It’s a good time to buy short-term bonds
Until recently, short-term bonds were a wasteland of yield: a two-year Treasury bill yielded 0.21% a year ago and just 1% in January. Today, the yield is above 3.8% and could soon touch 4%, thanks in large part to the Federal Reserve’s aggressive interest rate hike campaign.
The work of the Fed, which is trying to calm the economy and rein in persistently high inflation, is not about to end. Rates are expected to continue to rise in early 2023. Typically, this would put pressure on bond prices, which move inversely to yields.
But this could be a good entry point for short-dated bonds: they may not fall much further and yields are now high enough to withstand some price pressure. “We’re actually comfortable owning the beginning of the yield curve here,” says Bob Miller, head of Americas fundamental fixed income at BlackRock.
Granted, it’s a wacky time for bonds. The yield curve is now inverted: most short-term bonds yield more than long-term bonds, such as 30-year Treasury bills at 3.47%. The result is that investors are not compensated for holding long-term bonds. Quite the contrary: yields are lower and duration risk (or interest rate sensitivity) is higher in the long term.
Short-term funds have accumulated losses this year. The iShares 1-3 Year Treasury Bond exchange-traded fund (ticker: SHY), a proxy for Treasury bonds, is down 3.85%, after interest.
Still, some analysts think short-term yields could now be close to prices in the rest of the Fed’s rate hikes. With yields close to 4%, there is much more of an income cushion against price declines. Investors can also reap slightly more income than with cash proxies like money market funds, which currently yield around 2%.
“When you have a 3.75% yield, it’s a lot more manageable,” says Cary Fitzgerald, head of short-term fixed income at JP Morgan Asset Management.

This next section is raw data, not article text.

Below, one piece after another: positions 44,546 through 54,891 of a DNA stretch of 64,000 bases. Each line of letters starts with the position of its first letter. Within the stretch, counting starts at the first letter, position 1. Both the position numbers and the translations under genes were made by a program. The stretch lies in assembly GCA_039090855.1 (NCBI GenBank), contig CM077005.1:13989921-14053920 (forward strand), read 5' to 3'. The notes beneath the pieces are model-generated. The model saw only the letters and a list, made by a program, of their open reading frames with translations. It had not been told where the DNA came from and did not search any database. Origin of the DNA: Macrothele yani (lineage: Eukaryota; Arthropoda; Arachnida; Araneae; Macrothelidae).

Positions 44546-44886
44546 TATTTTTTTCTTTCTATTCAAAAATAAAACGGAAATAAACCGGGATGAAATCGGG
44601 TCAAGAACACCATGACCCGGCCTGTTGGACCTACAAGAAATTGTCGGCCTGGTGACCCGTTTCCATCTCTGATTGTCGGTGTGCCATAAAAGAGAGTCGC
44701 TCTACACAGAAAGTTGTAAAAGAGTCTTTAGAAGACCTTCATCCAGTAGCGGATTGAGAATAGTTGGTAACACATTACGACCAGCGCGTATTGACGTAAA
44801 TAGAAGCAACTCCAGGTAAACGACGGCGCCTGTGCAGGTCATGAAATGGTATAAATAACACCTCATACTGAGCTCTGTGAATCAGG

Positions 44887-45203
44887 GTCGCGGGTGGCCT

The remaining risk is the “terminal” federal funds rate – the point at which the Fed suspends hikes.
Currently in a range of 2.25% to 2.5%, the fed funds rate should rise sharply from here. The futures market sees a 75% chance of a three-quarter point rise when Fed officials meet next week. Another rate hike is expected in November, bringing the rate to around 4% in December.
The futures market expects the fed funds rate to peak at 4.4% in the first quarter, following a much higher-than-expected consumer price inflation reading in August.
Terminal rates of 4.75% or even 5% are not impossible, however, under a range of scenarios: inflation remains high, the war in Ukraine continues to disrupt energy prices, or supply does not return to normal, exerting more upward pressure on prices. “Really, it’s a question of what the average federal funds rate will be for the next two years,” Fitzgerald says.
The bond calculation looks favorable to short-term notes. Over a two-year duration, for example, the two-year Treasury would lose 40 basis points, or 0.4% in price, for another 20 basis point rate hike by the Fed. (A basis point is equal to 1/100th of a percentage point.) Even if the Fed were to raise rates another 175 basis points, bonds could generate positive returns throughout their lifetime.